Williams unveils FW38 ahead of first test
Williams has taken the covers off its FW38 challenger which will contest the 2016 Formula 1 season.
The latest design from the Grove squad features slight visible differences compared to its predecessor the FW37 with changes to the nose and sidepods.
Once again Williams will continue to carry the iconic Martini colours which debuted on the car in 2014.
After claiming third in the championship over the past two campaigns team founder Frank Williams expects a tough challenge to maintain its place in the pecking order this year.
The Mercedes powered FW38, which will be driven by Felipe Massa and Valtteri Bottas, will make its debut at next week’s pre-season test at Barcelona.
“Williams has started to cement our position back amongst the front running teams after finishing third in the championship in the past two seasons,” said Williams.
“This has been a great achievement given the resources of those around us. Staying where we are will be a challenge in itself, but we are determined to keep improving because only winning will ever be good enough.
“We have a very stable team going into 2016, with Felipe and Valtteri teaming up for a third successive season.
“They work well together and both have the ideal blend of speed and consistency.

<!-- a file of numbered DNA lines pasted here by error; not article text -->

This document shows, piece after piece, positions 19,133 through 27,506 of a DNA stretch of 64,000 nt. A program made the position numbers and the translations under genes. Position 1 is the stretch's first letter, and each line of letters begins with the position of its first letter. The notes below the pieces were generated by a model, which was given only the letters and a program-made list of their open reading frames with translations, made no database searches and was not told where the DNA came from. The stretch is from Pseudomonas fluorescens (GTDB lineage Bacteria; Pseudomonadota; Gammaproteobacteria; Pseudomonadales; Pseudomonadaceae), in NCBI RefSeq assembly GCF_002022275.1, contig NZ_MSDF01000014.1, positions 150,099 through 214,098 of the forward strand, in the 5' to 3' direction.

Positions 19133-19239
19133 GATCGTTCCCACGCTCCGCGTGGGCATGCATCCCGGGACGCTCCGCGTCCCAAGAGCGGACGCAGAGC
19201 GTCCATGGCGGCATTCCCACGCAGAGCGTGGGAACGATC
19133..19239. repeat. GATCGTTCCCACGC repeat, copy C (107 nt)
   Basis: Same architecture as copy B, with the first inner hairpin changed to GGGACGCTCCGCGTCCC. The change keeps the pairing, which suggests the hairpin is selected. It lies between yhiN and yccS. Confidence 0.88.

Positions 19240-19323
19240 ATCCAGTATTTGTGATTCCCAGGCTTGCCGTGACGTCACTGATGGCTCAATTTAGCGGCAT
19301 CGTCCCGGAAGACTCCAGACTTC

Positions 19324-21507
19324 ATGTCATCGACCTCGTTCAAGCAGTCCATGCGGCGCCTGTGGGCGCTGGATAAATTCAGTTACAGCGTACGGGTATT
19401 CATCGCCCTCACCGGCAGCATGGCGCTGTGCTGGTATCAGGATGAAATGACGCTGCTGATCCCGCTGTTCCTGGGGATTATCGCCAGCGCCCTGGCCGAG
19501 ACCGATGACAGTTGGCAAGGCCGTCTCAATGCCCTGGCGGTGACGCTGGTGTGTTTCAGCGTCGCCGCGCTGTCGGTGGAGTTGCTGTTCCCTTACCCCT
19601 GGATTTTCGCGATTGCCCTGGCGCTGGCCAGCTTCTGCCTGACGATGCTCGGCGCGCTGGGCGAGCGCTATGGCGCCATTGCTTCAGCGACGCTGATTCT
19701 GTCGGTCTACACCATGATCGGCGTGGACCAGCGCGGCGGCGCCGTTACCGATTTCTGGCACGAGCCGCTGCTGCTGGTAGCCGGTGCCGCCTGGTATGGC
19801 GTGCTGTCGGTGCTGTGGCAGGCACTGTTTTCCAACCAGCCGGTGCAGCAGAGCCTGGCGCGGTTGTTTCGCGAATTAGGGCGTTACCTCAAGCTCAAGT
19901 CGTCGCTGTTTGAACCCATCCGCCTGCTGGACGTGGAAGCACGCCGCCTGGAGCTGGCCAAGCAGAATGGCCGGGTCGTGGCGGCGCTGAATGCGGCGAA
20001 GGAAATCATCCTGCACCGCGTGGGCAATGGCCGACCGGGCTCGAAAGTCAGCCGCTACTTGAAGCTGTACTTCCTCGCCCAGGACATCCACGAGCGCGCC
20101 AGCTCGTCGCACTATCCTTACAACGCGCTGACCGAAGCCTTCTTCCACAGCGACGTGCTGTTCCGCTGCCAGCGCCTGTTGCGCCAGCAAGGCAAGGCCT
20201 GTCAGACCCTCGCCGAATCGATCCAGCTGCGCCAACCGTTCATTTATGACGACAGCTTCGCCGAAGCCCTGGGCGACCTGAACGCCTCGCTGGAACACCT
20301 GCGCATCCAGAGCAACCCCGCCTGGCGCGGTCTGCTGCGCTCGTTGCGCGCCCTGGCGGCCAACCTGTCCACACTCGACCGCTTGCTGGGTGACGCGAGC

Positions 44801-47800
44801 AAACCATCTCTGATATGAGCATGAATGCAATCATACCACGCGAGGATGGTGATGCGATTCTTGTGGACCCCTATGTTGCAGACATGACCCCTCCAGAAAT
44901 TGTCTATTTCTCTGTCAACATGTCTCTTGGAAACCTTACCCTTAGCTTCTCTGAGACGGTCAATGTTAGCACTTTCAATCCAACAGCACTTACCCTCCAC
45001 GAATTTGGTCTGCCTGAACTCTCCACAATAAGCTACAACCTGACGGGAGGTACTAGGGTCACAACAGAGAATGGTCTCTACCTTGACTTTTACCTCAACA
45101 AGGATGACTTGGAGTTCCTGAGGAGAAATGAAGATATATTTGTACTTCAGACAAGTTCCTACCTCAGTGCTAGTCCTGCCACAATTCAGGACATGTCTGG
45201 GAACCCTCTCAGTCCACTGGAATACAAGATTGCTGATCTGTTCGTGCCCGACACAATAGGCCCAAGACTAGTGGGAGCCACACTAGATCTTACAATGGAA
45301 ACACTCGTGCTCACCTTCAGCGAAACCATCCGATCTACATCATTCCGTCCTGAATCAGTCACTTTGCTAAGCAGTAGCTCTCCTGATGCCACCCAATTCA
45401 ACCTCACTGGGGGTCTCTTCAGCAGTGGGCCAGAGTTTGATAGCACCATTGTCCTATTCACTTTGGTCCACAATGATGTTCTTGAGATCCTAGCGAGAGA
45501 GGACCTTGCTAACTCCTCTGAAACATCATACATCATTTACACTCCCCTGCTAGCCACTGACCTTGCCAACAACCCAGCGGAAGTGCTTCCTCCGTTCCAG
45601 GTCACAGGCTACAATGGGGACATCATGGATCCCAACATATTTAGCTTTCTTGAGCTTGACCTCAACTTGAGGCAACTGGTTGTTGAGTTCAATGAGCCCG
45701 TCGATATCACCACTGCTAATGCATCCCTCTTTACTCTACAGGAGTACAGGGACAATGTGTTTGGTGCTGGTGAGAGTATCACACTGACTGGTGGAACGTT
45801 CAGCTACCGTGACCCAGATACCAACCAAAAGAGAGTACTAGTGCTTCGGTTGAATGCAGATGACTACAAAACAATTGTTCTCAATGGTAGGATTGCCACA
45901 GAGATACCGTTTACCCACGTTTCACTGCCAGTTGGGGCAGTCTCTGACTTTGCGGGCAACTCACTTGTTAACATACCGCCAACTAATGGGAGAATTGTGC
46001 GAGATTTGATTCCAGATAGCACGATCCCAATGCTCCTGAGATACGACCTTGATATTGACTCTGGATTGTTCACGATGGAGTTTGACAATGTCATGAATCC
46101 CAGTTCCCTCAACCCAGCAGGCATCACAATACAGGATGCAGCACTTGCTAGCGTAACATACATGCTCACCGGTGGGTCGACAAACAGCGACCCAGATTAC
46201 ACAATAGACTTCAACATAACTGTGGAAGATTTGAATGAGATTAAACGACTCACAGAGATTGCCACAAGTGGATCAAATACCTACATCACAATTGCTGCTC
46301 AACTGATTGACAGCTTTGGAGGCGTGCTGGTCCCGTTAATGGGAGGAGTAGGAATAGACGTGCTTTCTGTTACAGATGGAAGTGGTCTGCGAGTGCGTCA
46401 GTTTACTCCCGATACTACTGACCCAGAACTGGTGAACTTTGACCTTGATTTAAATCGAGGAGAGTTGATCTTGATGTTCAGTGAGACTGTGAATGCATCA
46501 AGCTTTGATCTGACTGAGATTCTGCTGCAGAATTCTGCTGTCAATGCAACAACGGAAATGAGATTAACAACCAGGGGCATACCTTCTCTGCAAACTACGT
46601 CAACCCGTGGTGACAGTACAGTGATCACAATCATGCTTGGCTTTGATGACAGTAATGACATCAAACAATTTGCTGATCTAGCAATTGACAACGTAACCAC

“Our technical team has also remained very consistent which will be to our advantage and we have some of the best engineering minds on the grid at our disposal.
“We have a busy couple of weeks of testing coming up to learn more about our package and to refine the car ahead of the first race.
“We will have to wait until Melbourne to find out exactly where we stand in the pecking order but I’m confident that our hard work over the winter will stand us in good stead.”
After struggling for performance in slower speed corners last year, technical director Pat Symonds is confident the FW38 will address the issue.
“The FW37 was a pretty effective car and so we concentrated on understanding the areas where we could improve it without losing the attributes which made it effective,” said Symonds.
“It is no secret the low-speed performance of the FW37 didn’t match its high-speed performance, so a lot of time was spent looking into why this was and subsequently making changes, which we hope will improve the situation.”